Anxiety in Slough but 'happiness' in the Royal Borough

Anxiety in Slough but 'happiness' in the Royal Borough


James Preston

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Anxiety in Slough but 'happiness' in the Royal Borough

Anxiety in Slough is among the highest in the country but Royal Borough residents generally feel worthwhile and satisfied with their lives, according to new figures.

The Office for National Statistics (ONS) has revealed the latest figures from the David Cameron-backed 'happiness index', which surveyed 165,000 people across the country on their personal wellbeing.

When people from the Slough Borough Council area were asked how anxious they felt the previous day, a quarter ranked their anxiety levels in the highest bracket.

Overall, respondants from the area have the second highest average anxiety level among unitary authorities and county councils in England, with Reading coming out on top.

The survey asked respondants to give a ranking between 0-10 when asked four key questions about their wellbeing, 0 being 'not at all' and 10 being 'completely'.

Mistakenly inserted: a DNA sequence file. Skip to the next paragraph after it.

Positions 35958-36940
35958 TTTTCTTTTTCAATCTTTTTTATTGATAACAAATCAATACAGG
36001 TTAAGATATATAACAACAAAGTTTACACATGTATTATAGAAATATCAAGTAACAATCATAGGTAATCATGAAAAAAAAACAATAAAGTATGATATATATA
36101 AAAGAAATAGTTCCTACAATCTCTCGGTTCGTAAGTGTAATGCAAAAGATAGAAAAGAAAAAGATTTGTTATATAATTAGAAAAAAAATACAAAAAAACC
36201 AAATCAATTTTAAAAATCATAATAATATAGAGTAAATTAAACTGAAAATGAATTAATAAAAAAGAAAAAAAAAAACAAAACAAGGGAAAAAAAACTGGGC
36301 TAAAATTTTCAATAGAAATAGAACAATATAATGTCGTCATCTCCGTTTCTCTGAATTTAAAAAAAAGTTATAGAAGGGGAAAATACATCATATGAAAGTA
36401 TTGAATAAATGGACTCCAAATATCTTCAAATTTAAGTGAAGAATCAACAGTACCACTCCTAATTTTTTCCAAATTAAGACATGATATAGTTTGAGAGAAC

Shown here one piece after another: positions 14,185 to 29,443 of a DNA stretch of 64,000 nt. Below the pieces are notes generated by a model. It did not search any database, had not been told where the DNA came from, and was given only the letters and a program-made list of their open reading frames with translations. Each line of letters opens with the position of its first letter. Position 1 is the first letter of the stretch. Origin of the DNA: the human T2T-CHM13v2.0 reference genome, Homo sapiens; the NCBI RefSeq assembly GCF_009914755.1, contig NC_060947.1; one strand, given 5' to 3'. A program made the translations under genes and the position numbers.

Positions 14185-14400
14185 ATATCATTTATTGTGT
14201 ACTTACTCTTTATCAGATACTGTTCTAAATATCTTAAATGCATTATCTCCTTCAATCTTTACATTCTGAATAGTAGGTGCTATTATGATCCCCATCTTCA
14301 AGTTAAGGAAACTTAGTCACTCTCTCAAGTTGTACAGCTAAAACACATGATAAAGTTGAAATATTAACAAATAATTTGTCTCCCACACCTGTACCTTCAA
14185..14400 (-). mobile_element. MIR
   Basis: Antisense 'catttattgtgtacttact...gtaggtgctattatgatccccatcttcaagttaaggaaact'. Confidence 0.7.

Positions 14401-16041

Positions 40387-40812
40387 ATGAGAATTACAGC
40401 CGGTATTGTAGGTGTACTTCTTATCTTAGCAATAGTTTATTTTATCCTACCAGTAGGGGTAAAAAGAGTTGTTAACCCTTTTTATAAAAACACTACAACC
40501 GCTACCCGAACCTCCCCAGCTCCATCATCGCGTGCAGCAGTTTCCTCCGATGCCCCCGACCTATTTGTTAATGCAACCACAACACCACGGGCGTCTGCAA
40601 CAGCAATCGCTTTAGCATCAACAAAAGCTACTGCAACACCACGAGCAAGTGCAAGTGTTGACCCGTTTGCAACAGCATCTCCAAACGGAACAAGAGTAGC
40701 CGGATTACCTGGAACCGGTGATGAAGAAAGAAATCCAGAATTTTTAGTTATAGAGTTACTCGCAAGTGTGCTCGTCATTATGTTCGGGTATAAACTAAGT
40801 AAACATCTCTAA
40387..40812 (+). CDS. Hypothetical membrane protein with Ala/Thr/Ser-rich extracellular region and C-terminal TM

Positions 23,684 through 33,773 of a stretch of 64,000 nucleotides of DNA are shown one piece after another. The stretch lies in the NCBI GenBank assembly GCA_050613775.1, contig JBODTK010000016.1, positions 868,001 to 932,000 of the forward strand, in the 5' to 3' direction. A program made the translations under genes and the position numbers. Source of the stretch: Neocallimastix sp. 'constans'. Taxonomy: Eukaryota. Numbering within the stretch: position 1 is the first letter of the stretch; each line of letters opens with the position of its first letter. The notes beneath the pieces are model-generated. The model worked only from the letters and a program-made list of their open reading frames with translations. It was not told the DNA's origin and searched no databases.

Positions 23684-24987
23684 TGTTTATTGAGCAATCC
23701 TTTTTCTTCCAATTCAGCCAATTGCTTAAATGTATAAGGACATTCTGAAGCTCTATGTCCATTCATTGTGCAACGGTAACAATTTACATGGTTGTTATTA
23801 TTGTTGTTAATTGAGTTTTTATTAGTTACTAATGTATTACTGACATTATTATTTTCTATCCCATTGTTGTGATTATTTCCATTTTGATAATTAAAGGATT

The anxiety score of 3.42 was significantly higher than for the Royal Borough, which scored an average of 3.06.

Slough also performed below the national average for happiness and life satisfaction, but the area performed better when residents were asked how worthwhile they thought their lives were.

The average rating was 7.72, compared to an average for England of 7.68.

A Slough Borough Council spokesperson said: "A study that polls 165,000 people when there are 63 million people living in the UK is not enough to make us feel anxious."

The Royal Borough had above average scores for happiness, worthwhile and life satisfaction, comparing favourably with other unitary authorities and county councils in the South East.

It was second to Hampshire County Council in the region for the worthwhile category, with an average rating of 7.86.

Cllr David Coppinger, borough cabinet member for adult services and health, said: "I would expect our happiness index to be pretty good. It's a nice place to live and we have got good services."

Plans to introduce a wellbeing index were announced by David Cameron in 2010, but the practicality and usefulness of the initiative has been criticised by detractors.


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